Petit Futé's opinion on BROOKLYN BRIDGE
Cross the Brooklyn Bridge for fantastic views of Manhattan, especially when the buildings are illuminated.
An emblematic monument and a must-see in New York. The inhabitants of the Big Apple will even advise you to cross the bridge twice to take the best pictures, once during the day from Manhattan to Brooklyn, then a second time at night in the other direction to enjoy the incredible view of southern Manhattan. We are amazed when the buildings are illuminated...
Inaugurated in 1883 after 16 years of laborious efforts and 1,825 m long (for a time it was the longest suspension bridge in the world), did it not represent the American dream, the heroic gate to New York? Magical is this long footbridge stretched like a cathedral of ropes, an initiatory passage linking two islands. Crossing the 20 to 30 minutes at 83 m above the East River, with a breathtaking view of Manhattan's skyscrapers as a bonus, is a unique experience! If you are leaving Brooklyn in the evening - from Borough Hall (lines 2, 3, 4 and 5) and Clark Street (lines 2 and 3) - start with a walk in Brooklyn Heights along the water before crossing the bridge. The view is beautiful and the old buildings will almost make you forget that you are in New York. When walking on the bridge, be careful not to encroach on the bicycle lane, which is separate from the pedestrian lane. Accidents involving tourists stopping to take a picture are frequent. 600 workers worked on the site, which cost $15 million (the equivalent of $3.5 billion today). About ten workers died during construction, as did the architect John A. Roebling. On June 28, 1869, while working on the wharf construction site under Brooklyn Bridge, a boat docked and crushed one of his toes. The American engineer died of tetanus less than a month later, only a few months after the work began. This is his son, Washington A. Roebling, who takes over, and it is the latter's wife, Emily, who will finish the work when she had no engineering training. Washington, like many construction workers, had been paralyzed by a decompression sickness. This phenomenon of decompression, misunderstood at the time, had its origin in the foundations of the bridge piers. These foundations are 35 metres below sea level and therefore required the use of hyperbaric caissons. Workers were thus exposed for hours to pressure above atmospheric pressure and ascended to water level without any precaution and without going through decompression stops, causing nitrogen and helium bubbles to form in the blood. As this scientific phenomenon was still unexplained at the time, it is impossible to quantify the number of workers who died from this "caisson disease". Another surprising anecdote, in 2006, New York City announced that an air raid shelter had been discovered by workers on one of the bridge piers, without revealing its exact location. It was to be used in case the Cuban missile crisis escalated. Inside the shelter were newspapers from the late 1950s and early 1960s, hundreds of bottles of water, cookies and blankets, as well as a sign at the entrance where it read For use, after enemy attack.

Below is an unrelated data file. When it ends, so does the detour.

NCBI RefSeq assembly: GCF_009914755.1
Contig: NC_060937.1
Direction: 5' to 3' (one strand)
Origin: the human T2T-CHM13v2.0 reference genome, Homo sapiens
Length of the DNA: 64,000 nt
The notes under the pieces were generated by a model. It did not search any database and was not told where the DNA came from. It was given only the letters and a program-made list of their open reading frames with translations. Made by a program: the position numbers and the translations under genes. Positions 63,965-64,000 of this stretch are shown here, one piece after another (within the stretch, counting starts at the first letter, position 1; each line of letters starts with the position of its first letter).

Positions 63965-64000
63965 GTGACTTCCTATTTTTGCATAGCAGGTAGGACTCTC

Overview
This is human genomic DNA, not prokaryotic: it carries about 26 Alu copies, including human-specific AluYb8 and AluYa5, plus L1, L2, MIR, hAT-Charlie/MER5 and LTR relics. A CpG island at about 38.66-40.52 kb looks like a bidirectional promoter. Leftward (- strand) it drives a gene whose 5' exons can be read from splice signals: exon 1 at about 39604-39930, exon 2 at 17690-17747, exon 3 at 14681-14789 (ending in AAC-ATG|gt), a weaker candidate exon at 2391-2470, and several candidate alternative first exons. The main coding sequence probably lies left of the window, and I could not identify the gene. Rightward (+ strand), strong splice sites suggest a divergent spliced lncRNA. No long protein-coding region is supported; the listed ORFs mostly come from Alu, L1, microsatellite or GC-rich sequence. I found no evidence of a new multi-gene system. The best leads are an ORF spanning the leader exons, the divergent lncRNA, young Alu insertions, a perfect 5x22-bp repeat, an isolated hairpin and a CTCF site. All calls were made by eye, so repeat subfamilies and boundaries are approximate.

Members' reviews on BROOKLYN BRIDGE
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